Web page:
Reviewed by Kevin M. Denny (Malawi 1964-66)
I was eager to review Jack Boyd’s book My Peace Corps, My Vietnam to see how his experience with both Peace Corps and Vietnam compared with my own. I served in Malawi from 1964 to 1966 as a health educator while Boyd was in Kenya as a teacher from 1967 to 1968. What I came to appreciate was what a difference two years could make!
In my case I had been accepted into the Peace Corps in Spring of 1964 and arrived in Malawi in July just when that the country was celebrating its new independence. from Queen Elizabeth II. At that time there was no consideration among male PCVs as to how the ongoing Vietnam war would alter our lives. I can honestly say that I never heard anyone in our group say that they were using the Peace Corps as a mechanism of avoiding the draft. Even at the completion of our service in 1966, we did not have reason to fear as the draft, as I recall, had not been implemented yet.
Therefore, I was able to return to the U.S. to complete my last year of college, and then immediately begin a master’s program in anthropology. This left me feeling pretty safe; safe enough to return to Malawi in the summer of 1968 to carry out research for a thesis. However, while there I made contact with my family, and my mother told me that I’d better head home right away as I had been drafted.
Things were different in 1968, as we all can remember. The rules were changing. In order to be eligible for a student deferment a student was required to have completed a full year of study. Unfortunately, I had completed only ten months!
My draft board told me I was not eligible for an appeal because I had not informed them that I was going to be in Africa, or how they could reach me. However, albeit reluctantly, they did agree to grant me a personal appearance to appeal the decision which they made crystal clear was more like a favor than a legal requirement on their part. I received great support from my graduate school with my schedule that allowed me to apply for a job teaching inner city 9th graders science, which I began immediately. It was my only viable option for a deferment.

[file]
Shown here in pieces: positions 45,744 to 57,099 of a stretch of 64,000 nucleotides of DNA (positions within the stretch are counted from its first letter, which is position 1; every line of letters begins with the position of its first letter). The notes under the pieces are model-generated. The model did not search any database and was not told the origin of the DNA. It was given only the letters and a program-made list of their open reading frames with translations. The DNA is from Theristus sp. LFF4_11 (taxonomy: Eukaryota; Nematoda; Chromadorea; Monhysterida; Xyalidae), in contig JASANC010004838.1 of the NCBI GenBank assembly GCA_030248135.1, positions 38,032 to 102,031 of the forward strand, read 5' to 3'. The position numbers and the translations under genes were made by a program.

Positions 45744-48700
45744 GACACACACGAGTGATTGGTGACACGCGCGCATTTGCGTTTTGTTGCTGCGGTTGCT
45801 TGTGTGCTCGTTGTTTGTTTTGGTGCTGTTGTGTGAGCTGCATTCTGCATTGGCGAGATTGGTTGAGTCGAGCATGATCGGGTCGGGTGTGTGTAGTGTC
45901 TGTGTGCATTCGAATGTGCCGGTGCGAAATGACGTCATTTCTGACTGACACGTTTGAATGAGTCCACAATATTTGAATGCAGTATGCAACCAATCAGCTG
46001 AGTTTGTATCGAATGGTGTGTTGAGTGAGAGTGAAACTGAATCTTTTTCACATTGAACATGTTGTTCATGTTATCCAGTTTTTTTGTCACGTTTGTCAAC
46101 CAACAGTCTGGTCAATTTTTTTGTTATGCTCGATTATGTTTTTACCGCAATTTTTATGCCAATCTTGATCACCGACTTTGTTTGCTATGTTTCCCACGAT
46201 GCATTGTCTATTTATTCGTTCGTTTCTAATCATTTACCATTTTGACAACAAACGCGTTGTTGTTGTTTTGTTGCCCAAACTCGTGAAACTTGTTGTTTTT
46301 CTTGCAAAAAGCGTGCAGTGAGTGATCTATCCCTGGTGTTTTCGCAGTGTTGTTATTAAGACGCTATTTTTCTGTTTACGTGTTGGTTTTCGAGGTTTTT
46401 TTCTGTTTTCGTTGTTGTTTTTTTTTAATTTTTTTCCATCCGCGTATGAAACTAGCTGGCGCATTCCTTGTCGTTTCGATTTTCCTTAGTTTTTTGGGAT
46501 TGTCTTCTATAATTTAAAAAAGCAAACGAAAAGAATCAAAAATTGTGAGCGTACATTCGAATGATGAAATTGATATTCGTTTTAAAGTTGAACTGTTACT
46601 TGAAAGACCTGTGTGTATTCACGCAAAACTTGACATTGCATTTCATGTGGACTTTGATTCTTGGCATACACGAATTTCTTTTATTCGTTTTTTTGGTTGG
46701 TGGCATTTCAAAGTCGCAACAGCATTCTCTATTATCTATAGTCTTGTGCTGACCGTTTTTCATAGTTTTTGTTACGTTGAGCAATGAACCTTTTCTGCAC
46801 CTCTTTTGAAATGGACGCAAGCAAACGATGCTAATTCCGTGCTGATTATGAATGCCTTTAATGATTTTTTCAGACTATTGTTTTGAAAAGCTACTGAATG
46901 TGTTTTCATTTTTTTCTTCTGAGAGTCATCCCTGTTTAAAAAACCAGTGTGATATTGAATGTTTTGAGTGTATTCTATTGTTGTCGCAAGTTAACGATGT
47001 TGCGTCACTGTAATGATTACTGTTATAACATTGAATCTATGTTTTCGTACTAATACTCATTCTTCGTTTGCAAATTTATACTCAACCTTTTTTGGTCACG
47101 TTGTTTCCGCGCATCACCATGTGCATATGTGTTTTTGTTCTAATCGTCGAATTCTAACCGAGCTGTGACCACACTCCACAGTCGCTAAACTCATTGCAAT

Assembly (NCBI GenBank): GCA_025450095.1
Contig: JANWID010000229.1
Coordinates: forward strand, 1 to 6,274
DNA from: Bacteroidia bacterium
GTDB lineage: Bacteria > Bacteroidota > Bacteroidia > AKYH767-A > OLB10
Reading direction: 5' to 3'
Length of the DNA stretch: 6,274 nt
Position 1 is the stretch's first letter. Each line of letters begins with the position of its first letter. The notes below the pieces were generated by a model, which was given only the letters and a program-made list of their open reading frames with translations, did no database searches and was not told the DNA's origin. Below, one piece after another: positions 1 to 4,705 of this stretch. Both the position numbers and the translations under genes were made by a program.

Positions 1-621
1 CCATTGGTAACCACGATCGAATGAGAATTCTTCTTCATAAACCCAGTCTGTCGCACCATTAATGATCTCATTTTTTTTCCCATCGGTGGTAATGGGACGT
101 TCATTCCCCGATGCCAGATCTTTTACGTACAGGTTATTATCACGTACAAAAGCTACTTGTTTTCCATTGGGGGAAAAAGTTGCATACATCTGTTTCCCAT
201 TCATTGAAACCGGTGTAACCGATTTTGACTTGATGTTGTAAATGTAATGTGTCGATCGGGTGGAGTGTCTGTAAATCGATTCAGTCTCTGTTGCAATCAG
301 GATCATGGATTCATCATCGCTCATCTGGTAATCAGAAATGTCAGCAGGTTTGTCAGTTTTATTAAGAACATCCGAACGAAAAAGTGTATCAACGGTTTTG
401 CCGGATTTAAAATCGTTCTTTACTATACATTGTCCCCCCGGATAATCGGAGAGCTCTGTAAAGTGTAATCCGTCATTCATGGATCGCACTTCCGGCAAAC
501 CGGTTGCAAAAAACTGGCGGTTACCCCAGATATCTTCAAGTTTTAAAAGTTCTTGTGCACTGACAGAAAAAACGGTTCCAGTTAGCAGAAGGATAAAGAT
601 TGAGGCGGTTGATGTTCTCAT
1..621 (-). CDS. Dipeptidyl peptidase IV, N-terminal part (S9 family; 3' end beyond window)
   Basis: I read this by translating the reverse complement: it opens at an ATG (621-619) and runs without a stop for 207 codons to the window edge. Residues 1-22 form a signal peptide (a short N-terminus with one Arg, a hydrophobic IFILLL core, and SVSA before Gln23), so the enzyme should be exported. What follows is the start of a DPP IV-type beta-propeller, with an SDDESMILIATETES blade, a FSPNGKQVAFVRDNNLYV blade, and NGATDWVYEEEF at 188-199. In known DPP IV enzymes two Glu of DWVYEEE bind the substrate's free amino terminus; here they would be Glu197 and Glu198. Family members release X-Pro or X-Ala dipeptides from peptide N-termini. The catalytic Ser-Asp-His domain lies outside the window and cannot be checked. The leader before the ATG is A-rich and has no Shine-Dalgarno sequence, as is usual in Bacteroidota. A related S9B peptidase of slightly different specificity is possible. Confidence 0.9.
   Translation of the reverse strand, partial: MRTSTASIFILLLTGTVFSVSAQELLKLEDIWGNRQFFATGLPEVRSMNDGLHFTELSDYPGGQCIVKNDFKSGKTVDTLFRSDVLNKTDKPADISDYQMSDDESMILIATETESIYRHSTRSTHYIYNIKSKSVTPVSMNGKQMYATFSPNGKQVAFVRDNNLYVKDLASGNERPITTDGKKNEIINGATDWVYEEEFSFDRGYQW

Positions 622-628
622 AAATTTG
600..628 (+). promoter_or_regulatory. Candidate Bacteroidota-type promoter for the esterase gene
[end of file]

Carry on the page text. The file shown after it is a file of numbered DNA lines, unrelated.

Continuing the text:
The morning of my “personal appearance” my brother called me and said he met a man at a bar the night before who happened to be on my draft board. After my brother told him my plight this gentleman asked if it would be possible for me to meet him at his office that morning.
Fast forward: At five, my brother called and asked me, “Well, how did the meeting with the board go?” I told him I had no idea. Every board member had been stone faced. None seemed to be buying my story. I had no idea, but was fearing the worst.
At that point he said, “Well, it might be helpful for you to know that one of them spent a half hour after the meeting convincing the other five that they should not draft your ass immediately.”
I chose to read Boyd’s book because of the title.
It was a very painful time for the world and a time of high anxiety for PCVs completing their two-year assignments. It is a story of the times that has seldom been told . . . but deserves to be told.
In spite of the title Mr. Boyd has chosen, his memoir provides little on the true emotional toll to RPCVs returning home to uncertainty and the real possibility of having to face the real risks of war.
Readers with a specific interest in the role played by the Peace Corps in East Africa in the earliest years will find My Peace Corps; My Vietnam to be an interesting read, although it covers a rather narrow band of time. It also hints at the broad diversity of Peace Corps assignments and its divergent impact upon those who served.
Perhaps, most relevant, it may serve to reinforce the role that “dumb luck” plays in each of our lives.